Sunday, 7 June 2020

GREEN STORIES: 'How to Re-Fill an Invisible Balloon' by Matt Kendrick

This piece is part of our Green Stories series, showcasing the winners of Green Stories' first flash fiction competition in which writers are challenged to envision what a sustainable future might look like. You can read more about the background to this project in our introduction to this series.

Third Place Winner, 2020 Green Stories Competition

How to Re-Fill an Invisible Balloon
by Matt Kendrick




No one apart from Dean can see the balloons. Translucent smudges of colour bobbing along in mid-air. Everyone has one. Adults, children, babies. His mum’s red balloon has shriveled like a sun-dried tomato and is hanging limply by her left ankle.

 At the supermarket, Dean pretends he is a charioteer, feet on the trolley struts, using the push bar to veer round the corners of the aisles. Normally, his mum yanks him off and tells him to behave. Today, she picks up a vacuum-wrapped cauliflower and stares at it as if it were from another planet.

There’s a beach by their house where they take the dog for walks. Dean chases the dog along the sand and his balloon trails in his wake. He runs at the waves, laughs as the foam tickles his toes. When they get home, his balloon is big as a space hopper. His mum took a bin bag and has picked up half the beach.

Mrs Mitchell sets them a school project on oceans. She asks what you might find in the sea. Goldfish, dolphins, crabs, sharks. Seaweed? Coral? And shells. And polar bears. And boats. And messages in bottles. Dean says there’s always plastic bags drifting in the surf.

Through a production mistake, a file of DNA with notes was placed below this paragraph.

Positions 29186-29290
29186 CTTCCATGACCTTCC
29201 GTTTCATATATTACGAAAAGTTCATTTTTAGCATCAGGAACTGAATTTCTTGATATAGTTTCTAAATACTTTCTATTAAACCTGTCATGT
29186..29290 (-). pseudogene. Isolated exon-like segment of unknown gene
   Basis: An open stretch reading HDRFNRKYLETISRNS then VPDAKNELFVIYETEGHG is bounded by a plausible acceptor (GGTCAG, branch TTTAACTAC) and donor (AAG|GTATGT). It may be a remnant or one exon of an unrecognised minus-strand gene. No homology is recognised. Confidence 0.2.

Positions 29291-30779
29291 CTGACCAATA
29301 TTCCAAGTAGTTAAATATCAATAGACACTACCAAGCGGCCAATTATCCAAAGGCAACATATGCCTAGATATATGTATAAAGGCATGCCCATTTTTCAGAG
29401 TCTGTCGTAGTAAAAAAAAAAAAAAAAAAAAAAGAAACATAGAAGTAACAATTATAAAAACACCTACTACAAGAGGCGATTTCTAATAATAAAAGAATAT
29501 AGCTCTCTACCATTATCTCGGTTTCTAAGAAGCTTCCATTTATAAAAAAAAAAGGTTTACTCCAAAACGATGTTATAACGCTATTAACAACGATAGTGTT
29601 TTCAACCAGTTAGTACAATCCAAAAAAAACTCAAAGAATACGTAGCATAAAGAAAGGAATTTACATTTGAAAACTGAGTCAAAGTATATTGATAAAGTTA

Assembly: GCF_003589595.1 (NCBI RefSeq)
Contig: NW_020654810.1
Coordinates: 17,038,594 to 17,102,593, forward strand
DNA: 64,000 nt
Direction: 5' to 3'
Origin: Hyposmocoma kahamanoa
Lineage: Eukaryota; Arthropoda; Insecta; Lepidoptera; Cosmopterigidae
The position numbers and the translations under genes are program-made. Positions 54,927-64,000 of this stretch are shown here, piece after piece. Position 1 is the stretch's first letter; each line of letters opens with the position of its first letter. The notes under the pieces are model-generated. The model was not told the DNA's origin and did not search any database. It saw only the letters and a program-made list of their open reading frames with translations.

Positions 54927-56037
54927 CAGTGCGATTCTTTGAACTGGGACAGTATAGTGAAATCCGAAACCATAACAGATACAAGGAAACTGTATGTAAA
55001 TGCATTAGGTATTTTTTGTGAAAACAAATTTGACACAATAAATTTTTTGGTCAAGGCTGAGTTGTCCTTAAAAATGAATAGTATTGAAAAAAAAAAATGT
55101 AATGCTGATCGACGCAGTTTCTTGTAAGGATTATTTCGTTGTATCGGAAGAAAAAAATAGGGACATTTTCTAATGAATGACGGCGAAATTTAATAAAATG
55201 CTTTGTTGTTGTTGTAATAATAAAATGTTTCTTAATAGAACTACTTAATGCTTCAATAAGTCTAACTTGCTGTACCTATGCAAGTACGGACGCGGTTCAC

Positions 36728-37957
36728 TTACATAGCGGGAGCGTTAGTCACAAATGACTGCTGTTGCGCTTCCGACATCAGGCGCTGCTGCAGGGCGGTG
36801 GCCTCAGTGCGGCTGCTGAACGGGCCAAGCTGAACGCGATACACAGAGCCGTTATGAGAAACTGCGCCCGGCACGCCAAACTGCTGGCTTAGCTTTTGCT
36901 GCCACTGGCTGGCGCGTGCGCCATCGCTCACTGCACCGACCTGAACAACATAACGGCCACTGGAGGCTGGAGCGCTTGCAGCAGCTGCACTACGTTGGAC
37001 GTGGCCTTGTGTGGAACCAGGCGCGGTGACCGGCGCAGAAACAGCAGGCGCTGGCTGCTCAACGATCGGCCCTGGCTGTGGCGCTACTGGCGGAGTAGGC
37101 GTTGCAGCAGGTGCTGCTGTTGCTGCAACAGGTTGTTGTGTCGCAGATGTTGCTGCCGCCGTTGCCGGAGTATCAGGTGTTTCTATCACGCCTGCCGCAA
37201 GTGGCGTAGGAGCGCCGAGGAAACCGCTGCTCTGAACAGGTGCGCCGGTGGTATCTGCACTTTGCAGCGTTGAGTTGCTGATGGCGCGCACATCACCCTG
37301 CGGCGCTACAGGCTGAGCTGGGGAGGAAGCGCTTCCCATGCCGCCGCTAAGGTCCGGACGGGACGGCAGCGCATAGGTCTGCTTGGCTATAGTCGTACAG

They go to a new shop where you scoop food into containers you’ve brought from home. Dean cascades white rice into a Tupperware box and slides the box onto the scales. They go to another shop for vegetables and another for shampoo pumped into a glass jar. His mum decants everything into the cupboards at home and her balloon is back bobbing above her head–for a little while at least.

She talks to their neighbor about the re-fill shop and the neighbor says it’s like stepping back in time. His mum says everything was better in the past. Dean thinks that must mean before he was born. He looks up to see his balloon has shrunk to an apple-sized sphere.

Saturday, they walk on the beach again. Dean tries to take his mum’s hand like he used to when he was little but she is busy snatching at a crisp packet with her litter picker’s claw. Dean crouches down because he has spotted some six-pack rings half-buried in the sand. When he tries to grab them, his mum yells at him like she does when he’s being a supermarket charioteer.

He asks her at bed time if she was happier before.

‘Before what?’‘

Before me.’

She hugs him tight and asks how he could think that. He explains and she hugs him again. As he drifts off to sleep, his balloon catches the trickle of moonlight seeping through the blinds.

Next time they go to the re-fill shop, Dean asks the woman on the counter if there’s re-fills for everything.

‘Most things,’ she says. ‘What is it you’re after?’

He bites his lip and looks back at his mum. ‘Have you got anything to re-fill balloons?’



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